By Naoufel Cherkaoui
By Naoufel Cherkaoui
RABAT, April 19, 2012 (Magharebia)
An overhaul of human rights education is required in the wake of the Arab Spring, activists from the Maghreb and Arab world said at a recent Rabat forum.
Human rights education was a factor in the outbreak of the revolutions, said Taieb Baccouche of Tunis-based Arab Institute for Human Rights (IADH), which co-hosted the April 5th-7th conference with Morocco’s National Human Rights Council (CNDH).
“As Arab countries experience revolutions and activism, and relative expansion in the margin of freedom, a new methodology befitting the new conditions is required,” Baccouche told Magharebia.
Advancement in human rights improves the “margin of freedom” allowed to those who teach it, the IADH president said.
Moroccan National Human Rights Council (CNDH) President Driss El Yazami joined his Tunisian colleague in calling for an overhaul of both methodology and curricula.
“Despite efforts exerted in the field of human rights education, whether by the State or civil society, it has become necessary to update the mechanism of human rights education in our region,” El Yazami said.
This will enhance the gains of the Arab Spring “and keep pace with new needs towards the consolidation of democracy and respect for human rights,” the CNDH chief added.
Human rights education must adapt to the changes in the Arab street, agreed Tunisian human rights activist Lamia Karar.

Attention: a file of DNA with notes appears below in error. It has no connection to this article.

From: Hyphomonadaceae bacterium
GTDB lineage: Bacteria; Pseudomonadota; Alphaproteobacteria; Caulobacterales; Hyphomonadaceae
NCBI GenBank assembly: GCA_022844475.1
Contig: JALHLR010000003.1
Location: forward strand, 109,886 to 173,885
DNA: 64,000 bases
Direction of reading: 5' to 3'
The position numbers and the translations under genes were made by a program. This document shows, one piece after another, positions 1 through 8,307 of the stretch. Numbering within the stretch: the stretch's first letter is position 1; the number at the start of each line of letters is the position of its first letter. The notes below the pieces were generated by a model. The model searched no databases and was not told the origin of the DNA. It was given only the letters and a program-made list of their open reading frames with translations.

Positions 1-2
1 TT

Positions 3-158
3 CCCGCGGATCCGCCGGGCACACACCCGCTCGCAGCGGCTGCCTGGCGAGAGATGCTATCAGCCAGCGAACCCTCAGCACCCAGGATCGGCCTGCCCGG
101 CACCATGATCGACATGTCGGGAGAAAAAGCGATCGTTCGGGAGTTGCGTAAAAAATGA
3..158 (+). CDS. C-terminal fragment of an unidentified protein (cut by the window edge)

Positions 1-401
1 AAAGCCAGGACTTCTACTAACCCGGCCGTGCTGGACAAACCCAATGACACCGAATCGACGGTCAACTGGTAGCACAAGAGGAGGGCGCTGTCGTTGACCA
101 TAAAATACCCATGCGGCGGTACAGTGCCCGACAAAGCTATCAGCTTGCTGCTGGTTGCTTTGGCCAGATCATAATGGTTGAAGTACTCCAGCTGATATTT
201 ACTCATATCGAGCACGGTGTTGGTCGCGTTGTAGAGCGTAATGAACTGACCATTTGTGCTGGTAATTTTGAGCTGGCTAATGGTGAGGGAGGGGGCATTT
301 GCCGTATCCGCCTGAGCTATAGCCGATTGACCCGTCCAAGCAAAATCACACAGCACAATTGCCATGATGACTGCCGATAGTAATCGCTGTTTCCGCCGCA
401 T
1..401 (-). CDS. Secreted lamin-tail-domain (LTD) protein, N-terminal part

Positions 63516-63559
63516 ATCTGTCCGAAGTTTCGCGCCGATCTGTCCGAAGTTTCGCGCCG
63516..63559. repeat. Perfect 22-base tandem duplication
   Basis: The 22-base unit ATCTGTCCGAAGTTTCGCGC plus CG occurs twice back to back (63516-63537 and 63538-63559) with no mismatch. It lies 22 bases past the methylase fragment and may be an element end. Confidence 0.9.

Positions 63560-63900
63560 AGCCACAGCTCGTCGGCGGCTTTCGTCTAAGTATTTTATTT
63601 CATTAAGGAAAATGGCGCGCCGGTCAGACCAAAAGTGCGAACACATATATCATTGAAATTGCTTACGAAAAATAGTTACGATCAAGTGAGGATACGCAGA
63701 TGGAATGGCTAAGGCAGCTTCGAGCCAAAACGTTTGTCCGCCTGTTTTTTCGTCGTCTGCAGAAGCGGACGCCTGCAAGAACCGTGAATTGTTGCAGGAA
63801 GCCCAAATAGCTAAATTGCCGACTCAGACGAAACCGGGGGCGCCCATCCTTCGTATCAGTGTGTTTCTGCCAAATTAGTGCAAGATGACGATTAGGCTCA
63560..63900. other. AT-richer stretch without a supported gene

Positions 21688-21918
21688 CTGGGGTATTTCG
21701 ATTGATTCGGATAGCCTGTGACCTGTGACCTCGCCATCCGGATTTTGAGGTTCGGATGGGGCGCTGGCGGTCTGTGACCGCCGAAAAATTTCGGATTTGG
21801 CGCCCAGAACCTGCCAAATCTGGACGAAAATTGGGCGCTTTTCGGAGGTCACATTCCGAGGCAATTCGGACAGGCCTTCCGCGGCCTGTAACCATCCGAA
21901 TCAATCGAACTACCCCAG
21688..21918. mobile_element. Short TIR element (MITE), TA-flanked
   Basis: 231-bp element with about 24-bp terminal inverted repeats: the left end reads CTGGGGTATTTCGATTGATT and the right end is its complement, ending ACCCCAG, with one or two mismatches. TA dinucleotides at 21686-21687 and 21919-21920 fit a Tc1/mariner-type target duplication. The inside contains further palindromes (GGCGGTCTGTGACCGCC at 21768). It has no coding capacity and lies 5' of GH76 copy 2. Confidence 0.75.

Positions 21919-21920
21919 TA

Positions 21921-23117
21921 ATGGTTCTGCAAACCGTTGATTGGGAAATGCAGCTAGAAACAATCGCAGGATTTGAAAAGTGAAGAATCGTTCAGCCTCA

“The new political and social reality requires finding new tools and strategies in dealing with human rights education in the region,” she told Magharebia.
Pointing to the “large number of civil society organisations in Maghreb countries”, Karar called for improved “co-ordination at the local, regional and international level”.
“We need now to unite efforts in order for human rights education to become a reality among the people, not to remain exclusive to the elite,” Karar said. “It should become a means to achieve change in society.”
Even after more than ten years of personal observation, the head of Moroccan human rights organisation “Instance-MDH” said that it was difficult to measure the effectiveness of human rights education.
But if it is made part of the activism across the region, “new perspectives” will be created, Mohamed Nouhi said.
Human rights organisations will then be able to “prepare our children to believe in the values of human rights, especially those calling for peace, solidarity and tolerance”, Nouhi added.